_Property Rights: Philosophic Foundations,_ first published in 1977, comprehensively examines the general justifications for systems of private property rights, and discusses with great clarity the major arguments as to the rights and responsibilities of property ownership. In particular, the arguments that hold that there are natural rights derived from first occupancy, labour, utility, liberty and virtue are considered, as are the standard anti-property arguments based on disutility, virtue and inequality, and the belief that justice in distribution must take precedence over (...) private ownership. Lawrence Becker goes on to contend that there are four sound lines of argument for private property that, together with what is sound in the anti-property arguments, must be co-ordinated to form the foundations of a new theory. He therefore expounds a concise but sophisticated theory of property that is relevant to the modern world, and concludes by indicating some of the implications of his theory. (shrink)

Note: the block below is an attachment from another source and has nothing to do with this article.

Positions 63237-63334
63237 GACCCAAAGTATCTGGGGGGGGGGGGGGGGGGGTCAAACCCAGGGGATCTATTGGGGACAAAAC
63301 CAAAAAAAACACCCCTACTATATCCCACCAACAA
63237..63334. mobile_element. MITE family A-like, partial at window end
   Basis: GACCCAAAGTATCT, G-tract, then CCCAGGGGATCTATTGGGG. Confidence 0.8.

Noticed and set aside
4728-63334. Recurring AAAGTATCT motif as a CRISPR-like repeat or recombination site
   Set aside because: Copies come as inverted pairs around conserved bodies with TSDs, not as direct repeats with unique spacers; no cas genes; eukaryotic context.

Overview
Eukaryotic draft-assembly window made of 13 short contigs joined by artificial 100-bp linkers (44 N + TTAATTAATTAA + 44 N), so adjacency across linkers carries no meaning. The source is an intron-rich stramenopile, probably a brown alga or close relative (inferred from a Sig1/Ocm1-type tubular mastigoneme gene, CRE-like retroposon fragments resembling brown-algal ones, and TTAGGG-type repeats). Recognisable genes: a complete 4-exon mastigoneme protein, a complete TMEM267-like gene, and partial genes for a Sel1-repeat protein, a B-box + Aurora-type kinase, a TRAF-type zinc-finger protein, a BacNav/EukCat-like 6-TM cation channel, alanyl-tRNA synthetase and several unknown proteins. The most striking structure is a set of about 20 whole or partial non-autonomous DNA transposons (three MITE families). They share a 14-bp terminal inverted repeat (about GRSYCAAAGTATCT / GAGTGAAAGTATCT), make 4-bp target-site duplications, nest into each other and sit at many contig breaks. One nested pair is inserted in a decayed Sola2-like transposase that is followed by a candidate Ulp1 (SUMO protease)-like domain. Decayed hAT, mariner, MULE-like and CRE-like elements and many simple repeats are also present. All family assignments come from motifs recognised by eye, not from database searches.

Willard Van Orman Quine's work revolutionized the fields of epistemology, semantics and ontology. At the heart of his philosophy are several interconnected doctrines: his rejection of conventionalism and of the linguistic doctrine of logical and mathematical truth, his rejection of the analytic/synthetic distinction, his thesis of the indeterminacy of translation and his thesis of the inscrutability of reference. In this book Edward Becker sets out to interpret and explain these doctrines. He offers detailed analyses of the relevant texts, discusses (...) Quine's views on meaning, reference and knowledge, and shows how Quine's views developed over the years. He also proposes a new version of the linguistic doctrine of logical truth, and a new way of rehabilitating analyticity. His rich exploration of Quine's thought will interest all those seeking to understand and evaluate the work of one of the most important philosophers of the second half of the twentieth century. (shrink)